Shabir, G. A. (2003). Validation of high-performance liquid chromatography methods for pharmaceutical analysis. Understanding the differences and similarities between validation requirements of the US Food and Drug Administration, the US Pharmacopeia and the International Conference on Harmonization. J. Chromatogr. A 987, 57–66. doi: 10.1016/S0021-9673(02)01536-4
Stelmach, B. A., Müller, A., Henning, P., Gebhardt, S., Schubert-Zsilavecz, M., and Weiler, E. W. (2001). A novel class of oxylipins, sn1-O-(12-oxophytodienoyl)-sn2-O-(hexadecatrienoyl)-monogalactosyl diglyceride, from Arabidopsis thaliana. J. Biol. Chem. 276, 12832–12838. doi: 10.1074/jbc.M010743200
Tanaka, N., Nagadsaka, K., and Komatsu, Y. (2011). Selected reaction monitoring by linear ion-trap mass spectrometry can effectively be applicable to simultaneous quantification of multiple peptides. Biol. Pharm. Bull. 34, 135–141. doi: 10.1248/bpb.34.135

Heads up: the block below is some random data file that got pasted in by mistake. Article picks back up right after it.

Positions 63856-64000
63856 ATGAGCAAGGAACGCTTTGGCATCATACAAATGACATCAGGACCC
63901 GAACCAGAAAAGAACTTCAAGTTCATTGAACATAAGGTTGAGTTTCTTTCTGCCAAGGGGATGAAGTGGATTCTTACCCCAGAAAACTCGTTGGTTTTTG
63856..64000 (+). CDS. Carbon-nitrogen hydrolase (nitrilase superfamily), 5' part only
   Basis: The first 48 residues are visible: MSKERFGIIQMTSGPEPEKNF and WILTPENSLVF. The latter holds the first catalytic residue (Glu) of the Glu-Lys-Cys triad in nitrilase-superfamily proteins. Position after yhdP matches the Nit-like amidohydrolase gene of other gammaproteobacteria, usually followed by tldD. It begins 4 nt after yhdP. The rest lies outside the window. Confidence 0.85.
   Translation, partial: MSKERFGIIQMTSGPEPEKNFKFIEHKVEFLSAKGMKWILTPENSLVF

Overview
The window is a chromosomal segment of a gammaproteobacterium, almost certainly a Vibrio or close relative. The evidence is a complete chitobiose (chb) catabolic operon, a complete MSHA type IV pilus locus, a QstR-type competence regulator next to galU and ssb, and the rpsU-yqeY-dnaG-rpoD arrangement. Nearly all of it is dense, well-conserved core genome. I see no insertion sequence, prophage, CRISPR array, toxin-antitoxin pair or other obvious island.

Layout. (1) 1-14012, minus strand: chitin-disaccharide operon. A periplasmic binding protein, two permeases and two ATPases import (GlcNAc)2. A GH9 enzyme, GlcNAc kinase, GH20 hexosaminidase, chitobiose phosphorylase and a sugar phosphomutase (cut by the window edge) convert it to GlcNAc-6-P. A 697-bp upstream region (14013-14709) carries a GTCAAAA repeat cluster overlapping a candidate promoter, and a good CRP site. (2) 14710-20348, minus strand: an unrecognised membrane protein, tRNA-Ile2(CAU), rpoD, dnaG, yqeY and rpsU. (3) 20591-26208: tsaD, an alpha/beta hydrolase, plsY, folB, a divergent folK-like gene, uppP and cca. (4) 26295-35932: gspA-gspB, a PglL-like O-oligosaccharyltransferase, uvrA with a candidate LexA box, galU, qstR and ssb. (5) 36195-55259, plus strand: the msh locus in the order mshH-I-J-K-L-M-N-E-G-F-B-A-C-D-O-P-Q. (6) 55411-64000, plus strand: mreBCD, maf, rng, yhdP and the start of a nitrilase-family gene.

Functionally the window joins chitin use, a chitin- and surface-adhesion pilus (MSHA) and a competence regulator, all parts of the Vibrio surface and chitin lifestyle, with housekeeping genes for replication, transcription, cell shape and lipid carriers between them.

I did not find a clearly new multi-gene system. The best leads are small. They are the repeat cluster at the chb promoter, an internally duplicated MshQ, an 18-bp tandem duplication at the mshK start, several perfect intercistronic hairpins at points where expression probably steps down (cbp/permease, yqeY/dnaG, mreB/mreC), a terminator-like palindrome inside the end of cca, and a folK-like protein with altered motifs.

Keywords: phytohormones, HPLC-MS/MS, quantification, Arabidopsis thaliana, Citrus sinensis, iontrap
Citation: Almeida Trapp M, De Souza GD, Rodrigues-Filho E, Boland W and Mithöfer A (2014) Validated method for phytohormone quantification in plants. Front. Plant Sci. 5:417. doi: 10.3389/fpls.2014.00417
Received: 30 April 2014; Accepted: 05 August 2014;
Published online: 26 August 2014.
Edited by:Erich Kombrink, Max Planck Institute for Plant Breeding Research, Germany
Reviewed by:Stephan Pollmann, Universidad Politécnica de Madrid, Spain
Jonathan Michael Plett, University of Western Sydney, Australia
Copyright © 2014 Almeida Trapp, De Souza, Rodrigues-Filho, Boland and Mithöfer. This is an open-access article distributed under the terms of the Creative Commons Attribution License (CC BY). The use, distribution or reproduction in other forums is permitted, provided the original author(s) or licensor are credited and that the original publication in this journal is cited, in accordance with accepted academic practice. No use, distribution or reproduction is permitted which does not comply with these terms.
*Correspondence: Axel Mithöfer, Department Bioorganic Chemistry, Max Planck Institute for Chemical Ecology, Hans-Knöll-Strasse 8, Jena 07745, Germany e-mail: firstname.lastname@example.org